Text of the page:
I was doing some email talking to my friend Tyson at HEAD IN A VICE
a few several weeks ago and we were discussing my involvement in his IMDB TOP 250 project and I agreed to do ONE FLEW OVER THE CUCKOO’S NEST (as well as something else hint hint) and he offered up a guest review here in exchange for my services (everyone is ALWAYS encouraged to do a guest review here if you like to – I would love it) and I thought about doing another DOUBLE TAKE. So we decided on the classic Blade Runner and eventually we both got around to watching it and then doing some writing. So here we go and I would LOVE it if anyone else would want to do this, for real.
BLADE RUNNER by THE IPC – FIVE TOP HATS
Blade Runner… I believe this is regarded as one of the best Sci – Fi movies ever made and I can’t disagree. Of course I watched this when I was a kid then I took a thirty year break until the other day. You sure see things a lot different when you get older. When I was a kid I loved it because I loved everything Sci – FI (Doctor Who, Star Trek, LOGAN’s RUN, Buck Rogers, you know) and now I look at it and I see: a really good movie. It’s dark, it’s depressing, it’s visually fantastic, it’s smart, it’s well acted, it’s got Sean Young before she went nuts and Harrison Ford was still young and studly and lookie there, there’s M. Emmet Walsh who is probably best known for “using his whole fist” in Fletch. Anyway, I think there’s about 47 different versions of this out there to watch and I got a hold of “The Final Cut” (which I don’t think was the final) and thoroughly enjoyed it to no end. So let’s see what I can get typed up here.
Raise your hand if you haven’t seen this. What? Really? Interesting, Tonight’s assignment is to watch Blade Runner and present me with a 1 page essay tomorrow morning. In the far, far, far, far flung future of 2019, L.A. is a run down craphole where the sun never shines and it rains constantly and billboards are the sides of buildings and cops fly around in their police vehicles and, oh yeah, the humans had created robots called REPLICANTS who grew too big for their britches and turned on their masters and are outlawed and
put to death retired by cops known as Blade Runners.
Harrison Ford plays a
run down craphole down and out Blade Runner who just wants to get drunk on Whiskey when he is forced back to work when four replicants slaughtered a mining crew and came back to Earth. “WHAT? WHY??” The Apt Pupil asks, absorbing today’s lesson like a sponge. Well, they only have four years to live and like Rob Zombie wrote in “More Human Than Human“, “I am the Nexus One, I want more life, fucker I’m not done.” OOPS, did I just cuss in class? OOPS.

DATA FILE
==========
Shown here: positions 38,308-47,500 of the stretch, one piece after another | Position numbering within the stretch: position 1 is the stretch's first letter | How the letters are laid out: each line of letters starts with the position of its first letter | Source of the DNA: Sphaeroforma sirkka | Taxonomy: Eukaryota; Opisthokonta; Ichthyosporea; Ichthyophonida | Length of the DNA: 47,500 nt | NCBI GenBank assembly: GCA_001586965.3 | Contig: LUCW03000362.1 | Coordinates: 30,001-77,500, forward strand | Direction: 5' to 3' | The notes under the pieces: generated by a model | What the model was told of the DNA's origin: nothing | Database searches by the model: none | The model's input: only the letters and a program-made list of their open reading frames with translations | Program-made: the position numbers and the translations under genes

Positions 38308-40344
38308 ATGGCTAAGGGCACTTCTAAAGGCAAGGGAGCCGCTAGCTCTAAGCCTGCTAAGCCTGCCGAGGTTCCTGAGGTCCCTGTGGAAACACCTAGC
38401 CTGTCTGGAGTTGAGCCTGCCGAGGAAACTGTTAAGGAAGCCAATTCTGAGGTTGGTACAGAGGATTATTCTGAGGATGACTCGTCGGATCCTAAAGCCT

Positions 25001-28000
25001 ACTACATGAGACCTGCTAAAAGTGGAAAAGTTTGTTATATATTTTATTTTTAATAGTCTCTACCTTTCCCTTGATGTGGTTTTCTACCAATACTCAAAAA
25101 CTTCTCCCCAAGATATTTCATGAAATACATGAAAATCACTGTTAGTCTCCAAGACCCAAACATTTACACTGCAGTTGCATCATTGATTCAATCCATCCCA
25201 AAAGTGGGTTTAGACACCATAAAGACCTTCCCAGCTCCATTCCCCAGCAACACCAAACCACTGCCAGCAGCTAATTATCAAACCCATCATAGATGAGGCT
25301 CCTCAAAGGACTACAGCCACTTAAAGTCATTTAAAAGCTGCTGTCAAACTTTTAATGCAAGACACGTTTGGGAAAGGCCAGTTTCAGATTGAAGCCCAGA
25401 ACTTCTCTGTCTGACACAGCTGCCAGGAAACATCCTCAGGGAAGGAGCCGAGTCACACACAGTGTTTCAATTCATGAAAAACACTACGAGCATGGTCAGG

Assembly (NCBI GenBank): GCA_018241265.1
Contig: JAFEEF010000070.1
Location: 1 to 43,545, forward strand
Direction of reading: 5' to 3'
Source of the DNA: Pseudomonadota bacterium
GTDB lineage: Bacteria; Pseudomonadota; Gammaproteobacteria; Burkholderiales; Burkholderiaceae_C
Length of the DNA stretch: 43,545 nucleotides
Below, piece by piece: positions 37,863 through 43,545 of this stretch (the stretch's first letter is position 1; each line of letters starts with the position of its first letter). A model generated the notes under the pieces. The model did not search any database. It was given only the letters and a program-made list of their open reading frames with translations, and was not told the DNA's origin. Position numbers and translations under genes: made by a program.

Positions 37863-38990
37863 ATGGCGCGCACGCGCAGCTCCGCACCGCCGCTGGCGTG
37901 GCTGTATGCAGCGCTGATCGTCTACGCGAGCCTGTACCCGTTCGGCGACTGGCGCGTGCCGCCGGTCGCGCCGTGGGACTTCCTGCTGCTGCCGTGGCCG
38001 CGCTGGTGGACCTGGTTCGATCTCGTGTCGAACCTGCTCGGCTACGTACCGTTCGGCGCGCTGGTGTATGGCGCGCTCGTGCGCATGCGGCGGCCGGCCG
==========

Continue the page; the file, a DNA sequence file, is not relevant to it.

These are actually Nexus 6 models and they’re smart and strong and full of Kick Ass and they’re back to meet their maker and get more life coded into them. They are lead by Rutger Hauer as Roy Batty and their group consists of Darryl Hannah as Pris, Brion James as Leon and Joanna Cassidy as Zhora. To meet their goals, they plan on infiltrating the Tyrell Corporation and get to the top. Posing as an employee, Leon is subjected to the “Voight-Kampff” test designed to distinguish humans from replicants based on their emphatic response to questions (thanks Wikipedia!) He doesn’t like how it’s going so he blows the interviewee to smithereens and Ford is, reluctantly, on the case.
There’s also another story at foot here involving a young and fetching Sean Young before she was off getting into fistfights at the Academy Awards. She plays a new model of Nexuses that have memories implanted in their code and think they’re human. Her story is actually kind of sad when she realizes that she only has a limited amount of time left but, like Edward James Olmos’ character Gaff says ” “It’s too bad she won’t live, but then again, who does?”” I don’t think I am going to go in to too much more detail here because I want plenty of space for Tyson’s work but I’ll ask The Good and Sage Reader this: do you watch it and think Deckard’s a replicant or human?
~ NOW ~
This review is a joint collaboration project with my good friend Eric from The IPC. On his site he runs a feature called ‘Double Take’ where he and a guest discuss a movie. I finally relented to his begging to work with me, and we decided on Blade Runner as our movie of choice. I figured it would tie in nicely with my IMDB project since this movie features on that list, and Eric can then tell me why my opinion is wrong and we will post this up on both our sites. I can only to apologize to Blade Runner fans, there are probably loads of you who could have done a better review for this film than I’m about to offer up, but it should at least be fun watching Eric shoot my thoughts down in flames! Enjoy 🙂 (ED. NOTE- WHY THE HATE??)
Blade Runner is a 1982 American science fiction film directed by Ridley Scott and starring Harrison Ford, Rutger Hauer, Daryl Hannah and Sean Young. The screenplay, written by Hampton Fancher and David Peoples, is loosely based on the novel Do Androids Dream of Electric Sheep? by Philip K. Dick. Blade Runner was not a financial hit at the time but has gathered plaudits over the years.
I will try and offer my thoughts based on the time this film was made, and not compare it to the visual treats CGI and technology can create these days. That being considered, I thought Blade Runner looked beautiful, and the film depicts a dystopian, overpopulated Los Angeles in November 2019 that never sees the sunlight, and in which genetically engineered organic robots called replicants – visually indistinguishable from adult humans – are manufactured by the powerful Tyrell Corporation as well as by other “mega–manufacturers” around the world. Their use on Earth is banned and replicants are exclusively used for dangerous, menial or leisure work on off-world colonies. Replicants who defy the ban and return to Earth are hunted down and “retired” by police special operatives known as “Blade Runners”. The plot focuses on a brutal and cunning group of recently escaped replicants hiding in Los Angeles and the burnt out expert Blade Runner, Rick Deckard (Harrison Ford), who reluctantly agrees to take on one more assignment to hunt them down.